Sunday 15 December 2019

Ethiopian police refuse to help probe into Irish woman's death

Joyce Campbell (25) died in the summer of 2005

Irish aid worker Joyce Campbell (25) died in the summer of 2005
Irish aid worker Joyce Campbell (25) died in the summer of 2005

Greg Harkin

Police in Ethiopia failed to investigate the death of a female Irish aid worker killed in a car crash and are now refusing to co-operate with Interpol in a new investigation, the Sunday Independent has learned.

Joyce Campbell (25) died in the summer of 2005, but her mother's nine-year battle to get to the bottom of what happened to her daughter, and to finally have a death certificate issued, has been met with a "wall of silence" from the Ethiopian authorities.

Irene Campbell also said the Government here has let the family down in its search for the truth.

Donegal Coroner John Cannon agreed in 2008 to hold an inquest into Joyce's death, but told her family at another hearing last week that Interpol had informed him that Ethiopian police did not investigate the car crash and were refusing to co-operate with their inquiries. At the resumed hearing in Letterkenny on Thursday, Mr Cannon said there had been little progress in the investigation.

"It seems there was no police investigation at the time of Ms Campbell's death or since," the coroner told Frank Dorrian, the solicitor representing the family.

"Interpol have made inquiries with the Ethiopian authorities but there has been very little co-operation, in fact none at all."

Joyce was a graduate of Development, Health and Disaster Management and she also had a master's degree in Humanitarian Assistance. She had been volunteering with the Vincentian Lay Missionaries and was three weeks into a four-month stay when the Land Rover in which she was a passenger crashed six hours from the capital Addis Ababa.

Joyce was the youngest of six children. Her father Paddy died three years ago.

Two male Irish aid workers were seriously injured in the crash.

The Ethiopian driver of the Land Rover was also slightly injured.

Mr Cannon told the family that gardai had obtained a statement from one of the two other Irish aid workers who was now living in Prague but had been unable to trace the other man.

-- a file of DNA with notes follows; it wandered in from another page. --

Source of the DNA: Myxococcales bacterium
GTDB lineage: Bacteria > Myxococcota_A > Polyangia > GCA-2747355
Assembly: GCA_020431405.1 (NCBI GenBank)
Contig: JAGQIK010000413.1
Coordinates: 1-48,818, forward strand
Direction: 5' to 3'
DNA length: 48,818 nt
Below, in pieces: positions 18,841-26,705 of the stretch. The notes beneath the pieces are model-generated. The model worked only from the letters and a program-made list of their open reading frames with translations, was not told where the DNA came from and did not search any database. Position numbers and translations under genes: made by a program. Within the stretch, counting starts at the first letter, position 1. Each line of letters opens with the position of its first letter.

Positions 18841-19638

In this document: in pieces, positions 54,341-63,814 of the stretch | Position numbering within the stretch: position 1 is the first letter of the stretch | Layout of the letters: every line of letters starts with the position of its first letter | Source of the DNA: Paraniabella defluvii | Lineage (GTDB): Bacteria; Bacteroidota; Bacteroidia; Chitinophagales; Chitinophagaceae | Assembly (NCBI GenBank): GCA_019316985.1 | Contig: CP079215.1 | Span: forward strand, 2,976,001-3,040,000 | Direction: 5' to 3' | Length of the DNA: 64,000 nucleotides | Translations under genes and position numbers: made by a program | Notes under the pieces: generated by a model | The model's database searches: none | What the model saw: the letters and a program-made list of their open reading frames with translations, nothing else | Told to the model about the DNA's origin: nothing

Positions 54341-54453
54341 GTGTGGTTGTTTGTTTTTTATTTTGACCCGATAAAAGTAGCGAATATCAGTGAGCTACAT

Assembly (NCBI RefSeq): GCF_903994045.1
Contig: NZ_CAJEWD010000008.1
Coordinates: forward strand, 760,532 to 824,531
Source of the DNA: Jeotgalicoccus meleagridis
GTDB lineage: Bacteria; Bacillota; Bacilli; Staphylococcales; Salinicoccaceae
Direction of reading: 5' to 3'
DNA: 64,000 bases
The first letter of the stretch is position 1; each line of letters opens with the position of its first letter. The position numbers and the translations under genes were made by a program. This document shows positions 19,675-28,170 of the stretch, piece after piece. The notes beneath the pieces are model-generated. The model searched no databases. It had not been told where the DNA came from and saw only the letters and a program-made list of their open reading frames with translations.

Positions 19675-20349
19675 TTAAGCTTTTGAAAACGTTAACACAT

Eye-witnesses say Joyce died at the scene of the crash, but an autopsy report from doctors at an Ethiopian hospital said she died 18 hours after the incident.

"So we do not know whether she died on July 31 or August 1. We have been unable to get a death certificate from Ethiopia and the Irish Government has done nothing to help us," said Irene.

"For three years after Joyce's death we were unable to move things forward. Then I saw an article in the Irish Independent by legal reporter Dearbhail McDonald about deaths in foreign countries being heard at inquests here and we wrote to Mr Cannon and he agreed to have a hearing.

"Unfortunately, despite his efforts and those of gardai and Interpol we are now here nine years later and after 11 adjournments and we still don't have clarity.

"We do believe Joyce died as a result of a road traffic accident - but we'd like to know what day she died and how she died. Did she die instantly or did she die the next day? There are too many unanswered questions."

Irene said former Foreign Minister Dermot Ahern had asked for a report from the missionaries into Joyce's death. Despite his request, the Ethiopians never compiled a report.

"There are no police records and no statement from the driver of the vehicle," she added.

"Joyce knew she was privileged; she knew she had a good background and a good education and she wanted to help others. I just want to know what date my daughter died. The coroner has tried his best to help us and we appreciate that, but our own Government has done nothing."

Mr Cannon adjourned the case for the eleventh time until November 6.

Sunday Independent

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